(Reuters) - Three Alabama university students were among seven people shot, several critically injured, early on Saturday morning at a raucous spring break party in Panama City Beach, Florida, and the suspected shooter was taken into custody, local police said.
Shortly before 1 a.m., officers were called to a building near the beach, where they found the victims, three of whom are students at Alabama A&M University, the Bay County Sheriff's office said in an electronic statement.
The suspected shooter, 22-year old David Jamichael Daniels of Mobile, Alabama, was found nearby and taken into custody. He was charged with seven counts of attempted murder, police said.
The Florida Panhandle city has been struggling with out-of-control, around-the-clock parties attended by the hundreds of thousands of college students who pack into the area in March and April during spring break.
Police described a "chaotic scene" with victims found in and around the home. A .40-caliber handgun was found in the backyard of the residence. Police said the shooting was the sixth firearm related call of the evening.
Alabama A&M University Lieutenant William Schumake, citing a Bay County investigator, said the students were "innocent victims in the wrong place when an altercation broke out resulting in shots being fired."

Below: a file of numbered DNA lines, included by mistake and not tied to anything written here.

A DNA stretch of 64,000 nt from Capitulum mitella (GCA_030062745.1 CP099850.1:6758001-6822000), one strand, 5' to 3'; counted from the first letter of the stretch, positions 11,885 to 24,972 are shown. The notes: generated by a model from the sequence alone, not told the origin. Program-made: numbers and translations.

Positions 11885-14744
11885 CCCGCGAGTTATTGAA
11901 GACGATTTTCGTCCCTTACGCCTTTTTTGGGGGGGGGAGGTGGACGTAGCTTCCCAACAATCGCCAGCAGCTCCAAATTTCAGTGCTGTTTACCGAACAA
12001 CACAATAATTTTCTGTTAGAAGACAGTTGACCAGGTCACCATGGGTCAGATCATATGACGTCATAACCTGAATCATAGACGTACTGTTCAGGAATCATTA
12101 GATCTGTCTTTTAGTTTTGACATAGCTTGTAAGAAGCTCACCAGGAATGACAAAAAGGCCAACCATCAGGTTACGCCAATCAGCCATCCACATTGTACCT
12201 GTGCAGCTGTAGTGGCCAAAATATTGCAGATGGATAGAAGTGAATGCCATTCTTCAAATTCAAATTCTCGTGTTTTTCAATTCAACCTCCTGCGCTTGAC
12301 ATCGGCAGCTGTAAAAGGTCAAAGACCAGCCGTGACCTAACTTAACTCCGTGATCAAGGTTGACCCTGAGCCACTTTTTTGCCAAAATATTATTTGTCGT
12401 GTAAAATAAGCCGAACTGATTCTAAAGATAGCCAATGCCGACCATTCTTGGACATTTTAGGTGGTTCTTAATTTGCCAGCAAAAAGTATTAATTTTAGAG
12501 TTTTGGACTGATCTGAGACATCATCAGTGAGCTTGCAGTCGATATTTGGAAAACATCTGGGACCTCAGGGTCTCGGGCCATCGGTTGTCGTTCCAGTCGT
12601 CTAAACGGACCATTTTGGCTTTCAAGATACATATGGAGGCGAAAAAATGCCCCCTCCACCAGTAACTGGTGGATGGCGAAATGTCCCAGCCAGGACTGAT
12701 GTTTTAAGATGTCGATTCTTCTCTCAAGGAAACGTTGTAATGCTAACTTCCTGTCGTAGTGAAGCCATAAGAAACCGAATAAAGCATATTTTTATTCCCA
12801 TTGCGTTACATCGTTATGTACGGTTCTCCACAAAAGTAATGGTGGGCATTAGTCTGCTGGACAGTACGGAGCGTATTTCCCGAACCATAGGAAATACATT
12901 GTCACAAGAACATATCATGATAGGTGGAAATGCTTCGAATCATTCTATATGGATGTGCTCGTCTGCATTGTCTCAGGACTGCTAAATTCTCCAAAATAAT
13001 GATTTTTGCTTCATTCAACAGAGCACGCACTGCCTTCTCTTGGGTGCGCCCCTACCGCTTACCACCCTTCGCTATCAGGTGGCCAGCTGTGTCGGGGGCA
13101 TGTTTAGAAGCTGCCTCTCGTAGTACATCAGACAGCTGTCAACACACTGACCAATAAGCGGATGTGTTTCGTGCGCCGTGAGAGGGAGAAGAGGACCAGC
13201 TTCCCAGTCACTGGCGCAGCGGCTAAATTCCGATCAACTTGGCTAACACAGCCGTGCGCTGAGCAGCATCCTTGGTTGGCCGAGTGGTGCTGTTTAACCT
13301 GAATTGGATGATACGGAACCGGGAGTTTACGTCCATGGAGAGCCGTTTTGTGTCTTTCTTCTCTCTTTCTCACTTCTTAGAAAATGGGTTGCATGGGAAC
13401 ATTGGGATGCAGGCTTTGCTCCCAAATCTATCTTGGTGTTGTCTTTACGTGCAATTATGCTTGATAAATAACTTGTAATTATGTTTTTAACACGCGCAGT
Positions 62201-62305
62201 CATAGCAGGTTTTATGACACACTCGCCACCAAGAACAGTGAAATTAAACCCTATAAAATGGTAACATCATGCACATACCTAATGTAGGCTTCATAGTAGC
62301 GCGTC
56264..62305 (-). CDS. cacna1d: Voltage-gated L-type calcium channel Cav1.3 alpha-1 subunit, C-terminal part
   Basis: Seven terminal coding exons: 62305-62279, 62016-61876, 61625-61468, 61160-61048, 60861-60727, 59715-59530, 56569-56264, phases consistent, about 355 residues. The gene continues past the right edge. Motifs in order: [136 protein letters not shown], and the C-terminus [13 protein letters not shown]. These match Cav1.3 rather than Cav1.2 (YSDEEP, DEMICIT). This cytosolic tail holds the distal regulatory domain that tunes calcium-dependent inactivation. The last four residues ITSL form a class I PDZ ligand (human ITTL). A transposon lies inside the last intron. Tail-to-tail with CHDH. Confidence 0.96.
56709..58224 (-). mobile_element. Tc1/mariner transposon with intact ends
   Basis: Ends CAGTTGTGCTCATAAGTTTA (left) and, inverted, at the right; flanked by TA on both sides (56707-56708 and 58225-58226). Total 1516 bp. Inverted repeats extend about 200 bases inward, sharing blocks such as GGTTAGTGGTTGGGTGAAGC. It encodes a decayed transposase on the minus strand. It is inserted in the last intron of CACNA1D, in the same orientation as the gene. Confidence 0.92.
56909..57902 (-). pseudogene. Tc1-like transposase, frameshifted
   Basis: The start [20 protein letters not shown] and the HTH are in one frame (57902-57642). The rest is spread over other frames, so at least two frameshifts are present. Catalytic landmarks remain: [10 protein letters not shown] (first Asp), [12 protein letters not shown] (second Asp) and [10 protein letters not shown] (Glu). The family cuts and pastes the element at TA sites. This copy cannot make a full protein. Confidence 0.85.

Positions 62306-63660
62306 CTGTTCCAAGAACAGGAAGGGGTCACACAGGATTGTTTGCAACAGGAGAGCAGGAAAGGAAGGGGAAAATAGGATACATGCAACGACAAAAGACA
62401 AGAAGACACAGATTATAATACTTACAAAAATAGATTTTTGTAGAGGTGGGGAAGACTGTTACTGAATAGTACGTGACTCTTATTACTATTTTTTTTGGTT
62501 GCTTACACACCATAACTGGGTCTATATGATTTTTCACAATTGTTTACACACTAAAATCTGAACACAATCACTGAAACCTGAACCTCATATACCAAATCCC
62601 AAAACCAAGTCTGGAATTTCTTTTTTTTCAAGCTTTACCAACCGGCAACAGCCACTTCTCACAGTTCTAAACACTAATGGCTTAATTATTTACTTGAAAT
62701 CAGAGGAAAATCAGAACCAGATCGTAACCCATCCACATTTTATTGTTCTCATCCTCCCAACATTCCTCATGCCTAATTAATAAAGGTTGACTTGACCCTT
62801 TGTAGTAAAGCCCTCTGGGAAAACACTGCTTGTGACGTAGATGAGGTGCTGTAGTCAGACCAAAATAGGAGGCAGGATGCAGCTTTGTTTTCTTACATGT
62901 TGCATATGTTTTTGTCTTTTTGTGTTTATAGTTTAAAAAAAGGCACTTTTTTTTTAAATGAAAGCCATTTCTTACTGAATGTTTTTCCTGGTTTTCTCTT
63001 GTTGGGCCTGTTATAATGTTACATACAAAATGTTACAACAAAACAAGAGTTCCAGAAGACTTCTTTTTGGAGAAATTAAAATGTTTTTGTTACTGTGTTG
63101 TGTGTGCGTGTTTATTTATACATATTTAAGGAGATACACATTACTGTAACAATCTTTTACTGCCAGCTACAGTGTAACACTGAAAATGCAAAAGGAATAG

The school named the victims being treated at an area hospital as students Kearria Freed, 20, who was in critical condition; Kelli Regina Curry, 20, in stable condition; and Annesia Powell, 19, who was undergoing surgery.
The suspected shooter is not an AAMU student, the school said.
Also injured and being treated were Devanta Moore, 21, Jacole Young, 22, Tykeria Ethridge, 22, and Henton Franklin, 22, police said. Moore and Franklin were listed in critical condition.
"I was shot several times including in the neck - I just knew I was dead," Ethridge appeared to write on a Facebook page that also had a photo of her in a hospital room. "I'm cryin right now, the fact I'm stuck w(ith) these bullets, man life too short."
(Reporting by Scott Malone in Boston; Editing by Steve Orlofsky and Marguerita Choy)